Mezcal and its process

Mezcal is an alcoholic spirit with a certified denomination of origin, elaborated through the distillation of the fermented juice of the Agave plant in its various forms.

There is a wide variety of species of Agave plants and each one of them produces a different variety of mezcal. Each resulting variety has its own set of concrete characteristics that are very unique and specific, and are also influenced by the area of growth of the Agave plant and its transformation process.

Once the agave seed has been planted, it takes between 6 to 20 years for the plant to grow and reach the right maturation point that allows it to be selected and harvested, all depending on the species. After harvesting, the plant passes through the process of “el corte”, in which the leaves are cut at the ribs leaving the heart or “corazón” of the Agave, which in a subsequent stage is cooked in a traditional stone oven.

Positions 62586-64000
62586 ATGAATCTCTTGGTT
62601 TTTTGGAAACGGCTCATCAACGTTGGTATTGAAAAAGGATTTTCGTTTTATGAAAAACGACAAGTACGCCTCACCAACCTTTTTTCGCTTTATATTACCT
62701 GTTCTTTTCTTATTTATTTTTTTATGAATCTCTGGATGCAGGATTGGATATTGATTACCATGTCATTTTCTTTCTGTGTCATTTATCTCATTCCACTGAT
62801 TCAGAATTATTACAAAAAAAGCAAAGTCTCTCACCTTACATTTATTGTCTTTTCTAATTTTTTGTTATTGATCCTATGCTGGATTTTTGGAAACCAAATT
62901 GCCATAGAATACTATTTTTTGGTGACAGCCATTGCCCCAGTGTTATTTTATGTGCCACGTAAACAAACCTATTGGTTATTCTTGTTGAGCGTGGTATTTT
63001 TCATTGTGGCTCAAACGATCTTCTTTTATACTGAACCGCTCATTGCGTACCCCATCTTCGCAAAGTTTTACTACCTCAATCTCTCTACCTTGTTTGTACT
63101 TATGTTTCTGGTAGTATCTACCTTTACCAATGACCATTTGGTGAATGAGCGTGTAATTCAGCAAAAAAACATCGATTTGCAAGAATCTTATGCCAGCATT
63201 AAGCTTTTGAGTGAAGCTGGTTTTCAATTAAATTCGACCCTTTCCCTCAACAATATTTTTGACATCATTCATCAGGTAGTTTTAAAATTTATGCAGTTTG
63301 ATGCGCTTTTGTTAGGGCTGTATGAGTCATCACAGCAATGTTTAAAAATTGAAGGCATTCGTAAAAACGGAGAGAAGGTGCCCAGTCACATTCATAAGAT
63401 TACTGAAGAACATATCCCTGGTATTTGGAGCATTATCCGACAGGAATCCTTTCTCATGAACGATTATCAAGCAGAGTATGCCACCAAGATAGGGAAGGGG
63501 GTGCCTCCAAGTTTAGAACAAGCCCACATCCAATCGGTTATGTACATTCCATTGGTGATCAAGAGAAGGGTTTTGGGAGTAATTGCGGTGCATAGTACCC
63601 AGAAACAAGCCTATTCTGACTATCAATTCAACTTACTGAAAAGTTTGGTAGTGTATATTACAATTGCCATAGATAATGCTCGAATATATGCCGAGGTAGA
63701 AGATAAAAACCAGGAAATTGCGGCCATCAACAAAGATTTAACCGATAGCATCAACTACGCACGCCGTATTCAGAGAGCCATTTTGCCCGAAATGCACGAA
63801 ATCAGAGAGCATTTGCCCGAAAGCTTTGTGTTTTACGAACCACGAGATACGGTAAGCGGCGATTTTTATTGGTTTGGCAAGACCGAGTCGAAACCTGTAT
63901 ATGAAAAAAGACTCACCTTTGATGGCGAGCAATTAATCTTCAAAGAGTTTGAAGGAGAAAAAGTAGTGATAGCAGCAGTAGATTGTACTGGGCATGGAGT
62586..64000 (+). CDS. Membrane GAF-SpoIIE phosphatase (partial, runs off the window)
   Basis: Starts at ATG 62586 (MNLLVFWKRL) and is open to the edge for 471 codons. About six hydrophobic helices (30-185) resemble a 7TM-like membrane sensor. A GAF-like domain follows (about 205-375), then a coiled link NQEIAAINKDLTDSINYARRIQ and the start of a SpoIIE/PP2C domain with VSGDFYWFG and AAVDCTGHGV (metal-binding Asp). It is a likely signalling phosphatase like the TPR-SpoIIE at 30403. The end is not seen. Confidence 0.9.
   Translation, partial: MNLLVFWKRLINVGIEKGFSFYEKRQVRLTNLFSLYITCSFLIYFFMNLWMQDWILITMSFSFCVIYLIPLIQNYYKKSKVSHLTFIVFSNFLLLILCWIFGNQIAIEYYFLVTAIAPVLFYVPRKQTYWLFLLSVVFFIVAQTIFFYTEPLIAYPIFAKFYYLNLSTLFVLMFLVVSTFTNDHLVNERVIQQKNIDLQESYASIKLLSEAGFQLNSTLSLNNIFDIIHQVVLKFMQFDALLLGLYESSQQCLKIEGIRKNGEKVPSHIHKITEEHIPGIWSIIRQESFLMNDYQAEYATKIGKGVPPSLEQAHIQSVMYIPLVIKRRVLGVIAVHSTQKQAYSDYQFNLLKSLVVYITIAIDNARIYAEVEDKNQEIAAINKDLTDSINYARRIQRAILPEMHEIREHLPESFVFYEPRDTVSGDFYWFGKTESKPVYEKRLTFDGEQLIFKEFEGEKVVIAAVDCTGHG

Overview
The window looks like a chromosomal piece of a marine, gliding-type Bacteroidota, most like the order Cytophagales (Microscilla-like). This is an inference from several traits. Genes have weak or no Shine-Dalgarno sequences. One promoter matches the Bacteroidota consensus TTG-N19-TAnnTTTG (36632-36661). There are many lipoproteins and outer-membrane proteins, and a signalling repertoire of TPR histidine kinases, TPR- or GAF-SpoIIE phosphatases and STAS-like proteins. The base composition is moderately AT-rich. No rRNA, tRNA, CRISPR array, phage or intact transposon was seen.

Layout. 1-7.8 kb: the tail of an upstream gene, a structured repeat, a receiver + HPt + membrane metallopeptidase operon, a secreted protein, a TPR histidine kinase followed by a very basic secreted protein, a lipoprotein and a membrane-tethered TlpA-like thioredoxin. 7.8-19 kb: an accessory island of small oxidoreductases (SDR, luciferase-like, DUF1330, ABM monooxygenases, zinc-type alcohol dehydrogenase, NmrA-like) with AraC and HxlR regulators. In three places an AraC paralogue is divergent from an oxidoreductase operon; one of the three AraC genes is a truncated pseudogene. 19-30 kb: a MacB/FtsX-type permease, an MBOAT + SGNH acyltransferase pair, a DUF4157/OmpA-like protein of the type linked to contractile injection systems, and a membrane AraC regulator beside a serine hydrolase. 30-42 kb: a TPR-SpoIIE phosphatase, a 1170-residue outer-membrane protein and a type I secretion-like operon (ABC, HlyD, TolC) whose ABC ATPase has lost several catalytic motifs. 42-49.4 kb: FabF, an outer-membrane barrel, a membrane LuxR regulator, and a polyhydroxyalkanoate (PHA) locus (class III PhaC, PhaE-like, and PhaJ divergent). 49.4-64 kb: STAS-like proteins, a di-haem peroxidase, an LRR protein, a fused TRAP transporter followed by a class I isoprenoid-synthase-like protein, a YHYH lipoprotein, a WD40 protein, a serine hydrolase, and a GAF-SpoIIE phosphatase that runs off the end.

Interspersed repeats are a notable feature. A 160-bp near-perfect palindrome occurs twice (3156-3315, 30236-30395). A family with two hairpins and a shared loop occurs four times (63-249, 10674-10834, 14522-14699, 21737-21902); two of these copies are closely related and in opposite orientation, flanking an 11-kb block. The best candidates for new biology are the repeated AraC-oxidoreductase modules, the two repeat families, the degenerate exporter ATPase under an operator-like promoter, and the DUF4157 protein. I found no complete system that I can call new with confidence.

The traditional stone oven is prepared with red hot river stones which are placed in the center of the oven and heated by firewood. Once the oven is heated and ready, it is then filled with the Agave hearts. To cover and seal the oven palm fronds or “petates” and earth are used, hereby keeping the heat and flavors inside. The cooking process of the agave hearts takes about three days before they are crushed in a stone mill. The Agave pulp is then fermented in Juniper wooden tanks and later distilled in clay pots or copper stills. The Final product is obtained after a double distillation process, in which alcohol adjustments are made at the beginning and end of the second distillation.

The collected liquid is homogenized and stabilized, obtaining the white mezcal that is now ready to be sent to our packaging area.